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Final Report Summary - NERVEREGENERATION (Nerve guidance channels based on synthetic polymer – polysaccharide biomaterials)

Current strategies to repair damaged axonal pathways in peripheral nervous system (PNS), besides autologous nerve grafts that is a gold standard procedure, have concerned the application of bridging techniques that guide axonal regeneration across the lesion site. ‘NerveRegeneration’ IRG project of Marie Curie actions within 7th Framework Programme is focused on the development and evaluation of a series of novel guide channels based on biocompatible and biodegradable polymers for PNS regeneration. The goal of the ‘NerveRegeneration’ project was to develop novel polymeric materials of natural and synthetic origin to be constituents of nerve guidance channels, and analyse those biomaterials and the manufactured tubes through physical-chemical evaluation as well as in vitro biocompatibility. Optionally in vivo studies were considered. Main objectives of the project were as follows: 1. Develop novel synthetic polymer and polysaccharide derivative based biomaterials; 2. Investigate influence of irradiation on those biomaterials – radiation is used as a fabrication technology and as a sterilization tool; 3. Develop fabrication method of guidance channels with improved biocompatibility and optimal biodegradability for efficient peripheral nerve reconstruction. Materials chosen for development of nerve guidance channels included SP (synthetic polymer) and polysaccharides and its derivatives (PSC). Several PS, their blends and copolymers underwent extensive examination with respect to the proposed application, and their suitability to radiation sterilization. Selected PSC, such as hyaluronic acid, derivatives of cellulose and chitosan were investigated as potential candidates for admixture to SP or as an internal scaffold of the conduits. SP materials of synthesized in-house poly(trimethylene carbonate) (PTMC), poly(L-lactic acid) (PLLA) and methyl cellulose (MC) were utilized for production of the conduits. Alternatively SP tube was filled with hydrogel formed in situ through crosslinking of CMCS chains during radiation sterilization. These two approaches are presented in the schemes below. In either case the tubes combine sufficient strength, mainly due to presence of PLLA constituent, and high flexibility because of PTMC rubbery-like polymer.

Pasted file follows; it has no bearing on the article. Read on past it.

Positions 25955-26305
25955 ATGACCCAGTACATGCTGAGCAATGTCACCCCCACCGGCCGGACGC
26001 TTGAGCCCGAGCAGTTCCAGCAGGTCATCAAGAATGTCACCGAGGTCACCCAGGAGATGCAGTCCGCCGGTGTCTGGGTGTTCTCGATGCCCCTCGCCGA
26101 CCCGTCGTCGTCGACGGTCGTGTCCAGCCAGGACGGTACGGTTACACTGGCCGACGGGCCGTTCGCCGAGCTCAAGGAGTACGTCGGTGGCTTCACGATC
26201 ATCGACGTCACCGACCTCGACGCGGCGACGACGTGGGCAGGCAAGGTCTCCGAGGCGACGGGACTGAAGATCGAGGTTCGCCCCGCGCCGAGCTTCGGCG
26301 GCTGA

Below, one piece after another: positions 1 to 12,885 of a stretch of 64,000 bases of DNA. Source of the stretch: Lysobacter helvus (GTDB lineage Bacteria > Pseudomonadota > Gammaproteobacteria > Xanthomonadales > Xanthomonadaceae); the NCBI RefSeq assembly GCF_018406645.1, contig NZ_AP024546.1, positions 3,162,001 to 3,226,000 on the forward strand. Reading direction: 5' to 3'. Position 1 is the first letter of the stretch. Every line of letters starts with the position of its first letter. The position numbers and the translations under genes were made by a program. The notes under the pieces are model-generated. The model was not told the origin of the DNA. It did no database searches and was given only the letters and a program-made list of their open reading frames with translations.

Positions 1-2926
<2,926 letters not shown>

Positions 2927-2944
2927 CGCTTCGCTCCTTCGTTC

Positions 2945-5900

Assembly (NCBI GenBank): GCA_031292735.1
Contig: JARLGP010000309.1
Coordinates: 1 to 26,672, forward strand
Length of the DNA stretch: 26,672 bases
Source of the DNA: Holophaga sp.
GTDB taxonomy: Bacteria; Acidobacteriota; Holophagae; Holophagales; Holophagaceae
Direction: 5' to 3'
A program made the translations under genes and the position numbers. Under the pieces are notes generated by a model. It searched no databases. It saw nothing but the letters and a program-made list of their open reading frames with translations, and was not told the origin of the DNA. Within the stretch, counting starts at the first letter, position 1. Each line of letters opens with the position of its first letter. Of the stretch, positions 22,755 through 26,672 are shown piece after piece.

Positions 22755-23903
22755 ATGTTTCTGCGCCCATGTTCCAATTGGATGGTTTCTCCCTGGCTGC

Two methods of manufacturing of nerve guidance channels were proposed and consequently developed. METHOD1 was based on cyclic phase separation/precipitation of polymer or polymer blend from its solution deposited on a stainless steel bar in a non-solvent. METHOD1 allows for production of the tubes without utilisation of sophisticated equipment, yet resulting tubes combine considerable mechanical strength and high flexibility. Inclusion of PSC was possible in situ during production. METHOD2 is based on spraying of PS solution (addition of PSC is possible) onto rotating stainless steel bar that controls inner diameter of the resulting conduit. METHOD2 is efficient and obtained tubes have very reproducible properties. Utilization of both methods resulted in production of channels of tailored porosity and mechanical performance. Extraction of integrated water-soluble PSC allow for controlling porosity and shows potential for releasing bioactive molecules such as NGF, which can be incorporated in the tube walls, directly in the vicinity of regenerating nerve. Internal filling/scaffold may be a carrier of nerve growth factors as well. In this case, manufacturing and sterilisation of the conduits can be followed by inclusion of NGF. It is anticipated that axons can grow inside the hydrogel, which provides 3D support, and if the gel contains NGF, the regeneration of injured nerve will proceed more effectively.

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